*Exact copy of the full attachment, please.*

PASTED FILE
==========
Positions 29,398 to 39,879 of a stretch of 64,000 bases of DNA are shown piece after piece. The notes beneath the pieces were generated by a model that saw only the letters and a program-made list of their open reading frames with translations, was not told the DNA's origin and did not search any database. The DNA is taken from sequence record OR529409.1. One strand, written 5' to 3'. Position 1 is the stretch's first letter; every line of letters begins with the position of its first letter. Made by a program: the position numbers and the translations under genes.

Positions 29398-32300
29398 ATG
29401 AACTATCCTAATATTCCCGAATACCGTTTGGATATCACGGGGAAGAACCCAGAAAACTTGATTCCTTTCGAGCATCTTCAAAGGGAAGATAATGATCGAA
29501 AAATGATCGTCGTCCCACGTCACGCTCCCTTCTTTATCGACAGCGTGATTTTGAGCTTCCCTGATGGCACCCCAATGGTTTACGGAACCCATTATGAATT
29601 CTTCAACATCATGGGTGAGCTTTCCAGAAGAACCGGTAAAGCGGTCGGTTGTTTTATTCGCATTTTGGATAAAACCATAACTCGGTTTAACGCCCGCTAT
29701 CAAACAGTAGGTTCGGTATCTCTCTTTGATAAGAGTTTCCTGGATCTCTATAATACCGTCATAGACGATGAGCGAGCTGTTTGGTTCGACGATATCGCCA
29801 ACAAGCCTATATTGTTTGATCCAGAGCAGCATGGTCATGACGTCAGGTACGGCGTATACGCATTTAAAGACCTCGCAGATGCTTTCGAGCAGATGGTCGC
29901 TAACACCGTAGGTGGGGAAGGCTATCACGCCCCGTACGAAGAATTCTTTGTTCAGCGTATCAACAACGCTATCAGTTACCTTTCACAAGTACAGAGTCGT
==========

Positions 29,398 to 39,879 of a stretch of 64,000 bases of DNA are shown piece after piece. The notes beneath the pieces were generated by a model that saw only the letters and a program-made list of their open reading frames with translations, was not told the DNA's origin and did not search any database. The DNA is taken from sequence record OR529409.1. One strand, written 5' to 3'. Position 1 is the stretch's first letter; every line of letters begins with the position of its first letter. Made by a program: the position numbers and the translations under genes.

Positions 29398-32300
29398 ATG
29401 AACTATCCTAATATTCCCGAATACCGTTTGGATATCACGGGGAAGAACCCAGAAAACTTGATTCCTTTCGAGCATCTTCAAAGGGAAGATAATGATCGAA
29501 AAATGATCGTCGTCCCACGTCACGCTCCCTTCTTTATCGACAGCGTGATTTTGAGCTTCCCTGATGGCACCCCAATGGTTTACGGAACCCATTATGAATT
29601 CTTCAACATCATGGGTGAGCTTTCCAGAAGAACCGGTAAAGCGGTCGGTTGTTTTATTCGCATTTTGGATAAAACCATAACTCGGTTTAACGCCCGCTAT
29701 CAAACAGTAGGTTCGGTATCTCTCTTTGATAAGAGTTTCCTGGATCTCTATAATACCGTCATAGACGATGAGCGAGCTGTTTGGTTCGACGATATCGCCA
29801 ACAAGCCTATATTGTTTGATCCAGAGCAGCATGGTCATGACGTCAGGTACGGCGTATACGCATTTAAAGACCTCGCAGATGCTTTCGAGCAGATGGTCGC
29901 TAACACCGTAGGTGGGGAAGGCTATCACGCCCCGTACGAAGAATTCTTTGTTCAGCGTATCAACAACGCTATCAGTTACCTTTCACAAGTACAGAGTCGT